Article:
Yu Yuan about building a continuous virtual world

Although tech giants including metaAnd MicrosoftAnd nvidia Investing billions of dollars in metaverse development, however, is still little more than a fantasy. Achieving this will likely require breakthroughs in a range of sectors such as storage, modeling, and connectivity.

To stimulate progress in the development of those technologies, a IEEE Standards Association Release Continuous Computing for the Metaverse Initiative. as part of IEEE Industry Communications Programwill bring together experts from both industry and academia to help map out the innovations needed to make the metaverse a reality.

While there are disparate virtual reality experiences today, the metaverse represents a vision of an interconnected, ever-running virtual world that can host thousands, if not millions, of people simultaneously. The ultimate goal is for the virtual world to become so real that it is almost indistinguishable from the real world.

He says today’s technology is still a long way from achieving this Yu YuanPresident of the IEEE Standards Association. Institute I spoke with Yuan to learn more about the initiative and the main challenges that must be overcome. His answers have been edited for clarity.

Institute: What is persistent computing?

Yu Yuan: I’ve been working in virtual reality and multimedia for over 20 years, and I’ve never called my job Metaverse. after Metaverse It became such a buzzword, I asked myself, “What’s the difference between the metaverse and VR?” My answer is: persistence, or the ability to leave traces in a virtual world.

continuous computing Refers to the combination of all technologies needed to support the development and operation of a permanent virtual world. In other words, metaverse. There are different types of VR experiences, but many of them are one-time events. Similar to how video games work, every time a user logs in, the entire virtual world is reset. But users in the metaverse can leave traces. For example, they can permanently change the virtual world by destroying a wall or building a new house. These changes must be long lasting in order for there to be a meaningful virtual society or a meaningful economy in this virtual world.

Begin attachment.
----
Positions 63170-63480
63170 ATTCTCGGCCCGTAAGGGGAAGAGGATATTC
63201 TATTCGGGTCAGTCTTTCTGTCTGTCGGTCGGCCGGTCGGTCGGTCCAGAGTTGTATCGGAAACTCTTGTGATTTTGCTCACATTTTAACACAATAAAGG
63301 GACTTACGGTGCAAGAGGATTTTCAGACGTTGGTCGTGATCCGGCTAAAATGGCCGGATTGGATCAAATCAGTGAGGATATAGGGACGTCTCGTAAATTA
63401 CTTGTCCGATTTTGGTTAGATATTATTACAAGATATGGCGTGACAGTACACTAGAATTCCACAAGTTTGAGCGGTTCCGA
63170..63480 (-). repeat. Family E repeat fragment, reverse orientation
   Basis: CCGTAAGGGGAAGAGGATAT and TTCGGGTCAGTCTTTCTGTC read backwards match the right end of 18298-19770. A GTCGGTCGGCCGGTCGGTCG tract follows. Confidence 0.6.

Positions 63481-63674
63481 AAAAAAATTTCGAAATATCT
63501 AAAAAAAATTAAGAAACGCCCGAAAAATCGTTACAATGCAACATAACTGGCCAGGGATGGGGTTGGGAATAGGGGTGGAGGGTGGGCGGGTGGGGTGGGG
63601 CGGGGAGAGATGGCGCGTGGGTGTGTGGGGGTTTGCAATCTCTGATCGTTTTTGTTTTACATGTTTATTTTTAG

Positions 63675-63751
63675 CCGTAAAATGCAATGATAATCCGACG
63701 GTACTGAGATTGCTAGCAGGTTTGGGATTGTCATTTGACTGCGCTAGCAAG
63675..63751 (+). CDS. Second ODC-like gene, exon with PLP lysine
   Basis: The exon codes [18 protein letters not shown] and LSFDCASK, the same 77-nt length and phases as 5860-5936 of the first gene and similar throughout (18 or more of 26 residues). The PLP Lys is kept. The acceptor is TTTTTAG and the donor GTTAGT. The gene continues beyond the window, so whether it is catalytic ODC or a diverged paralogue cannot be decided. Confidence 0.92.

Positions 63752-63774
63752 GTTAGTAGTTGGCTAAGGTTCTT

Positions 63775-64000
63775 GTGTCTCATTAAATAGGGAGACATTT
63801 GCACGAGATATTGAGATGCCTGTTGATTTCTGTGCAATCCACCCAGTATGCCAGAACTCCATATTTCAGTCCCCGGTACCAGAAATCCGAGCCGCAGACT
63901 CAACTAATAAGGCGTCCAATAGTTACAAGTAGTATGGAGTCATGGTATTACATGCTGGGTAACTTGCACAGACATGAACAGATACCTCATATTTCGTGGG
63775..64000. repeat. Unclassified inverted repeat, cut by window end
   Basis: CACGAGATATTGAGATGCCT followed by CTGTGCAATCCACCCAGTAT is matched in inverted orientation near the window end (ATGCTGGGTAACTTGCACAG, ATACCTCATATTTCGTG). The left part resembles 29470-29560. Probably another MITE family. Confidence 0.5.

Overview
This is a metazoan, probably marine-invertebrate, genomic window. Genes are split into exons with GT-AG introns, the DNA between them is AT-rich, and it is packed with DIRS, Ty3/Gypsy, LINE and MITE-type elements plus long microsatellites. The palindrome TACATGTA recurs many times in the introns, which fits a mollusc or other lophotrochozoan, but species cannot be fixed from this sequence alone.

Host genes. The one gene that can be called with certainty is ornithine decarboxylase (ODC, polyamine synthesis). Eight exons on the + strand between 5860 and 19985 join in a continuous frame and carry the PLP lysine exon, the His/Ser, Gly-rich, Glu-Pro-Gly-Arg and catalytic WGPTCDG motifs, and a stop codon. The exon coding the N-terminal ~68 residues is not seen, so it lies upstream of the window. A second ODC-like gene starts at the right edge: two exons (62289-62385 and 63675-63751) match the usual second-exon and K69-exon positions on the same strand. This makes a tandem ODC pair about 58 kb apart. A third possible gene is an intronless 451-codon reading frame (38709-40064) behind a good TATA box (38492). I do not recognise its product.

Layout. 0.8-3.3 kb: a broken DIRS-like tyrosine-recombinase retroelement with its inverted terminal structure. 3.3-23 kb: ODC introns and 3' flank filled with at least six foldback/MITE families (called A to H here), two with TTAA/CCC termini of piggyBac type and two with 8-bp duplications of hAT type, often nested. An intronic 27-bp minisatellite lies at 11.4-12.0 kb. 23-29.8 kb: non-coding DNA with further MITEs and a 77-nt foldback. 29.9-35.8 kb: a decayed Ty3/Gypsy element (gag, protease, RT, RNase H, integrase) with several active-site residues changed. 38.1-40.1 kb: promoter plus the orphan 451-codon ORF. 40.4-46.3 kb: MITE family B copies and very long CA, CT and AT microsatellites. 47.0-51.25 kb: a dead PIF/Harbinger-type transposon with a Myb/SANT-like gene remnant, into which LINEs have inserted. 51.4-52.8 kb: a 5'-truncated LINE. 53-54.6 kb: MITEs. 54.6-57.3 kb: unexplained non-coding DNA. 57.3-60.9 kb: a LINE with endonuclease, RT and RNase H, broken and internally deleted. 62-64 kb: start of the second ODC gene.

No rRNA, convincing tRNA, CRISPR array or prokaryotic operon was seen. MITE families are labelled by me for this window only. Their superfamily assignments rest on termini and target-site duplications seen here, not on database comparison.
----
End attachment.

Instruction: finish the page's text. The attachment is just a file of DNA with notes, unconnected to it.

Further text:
What are the essential components required to make persistent computing possible?

yuan: The first is storage. In most video games today, users can destroy a building, only to restore it the next time the user logs into the game. But in the persistent virtual world, the current state of the virtual world must be stored continuously. Users can create or destroy something in this world and the next time they log in those changes will still be there. These types of things need to be stored properly – which means that a very large amount of data needs to be stored.

It is also important to support persistence from a modeling perspective because, as we can imagine, people will demand higher and higher quality experiences. To do that, we need greater scale in the future as well as resolution of detail, or more detail, to make these virtual objects and environments more realistic.

“The metaverse is really a long-term vision. We may need another 15 to 20 years, or even more, to make that happen.”

It also requires technology to support the upgrade of the virtual world on the go. For example, let’s say the building block of your virtual world will be at the brick level, but later, along with the advancement of technologies, we may be able to move that level of detail down to the grains of sand.

Along with this upgrade, buildings created by users before must be maintained. This raises some challenges, such as: How can we support uninterrupted modeling and operation of virtual worlds, and provide continuous experiences for users?

You say you need more storage space to keep all the information. But does this just mean stronger memory techniques, or is it more complex than that?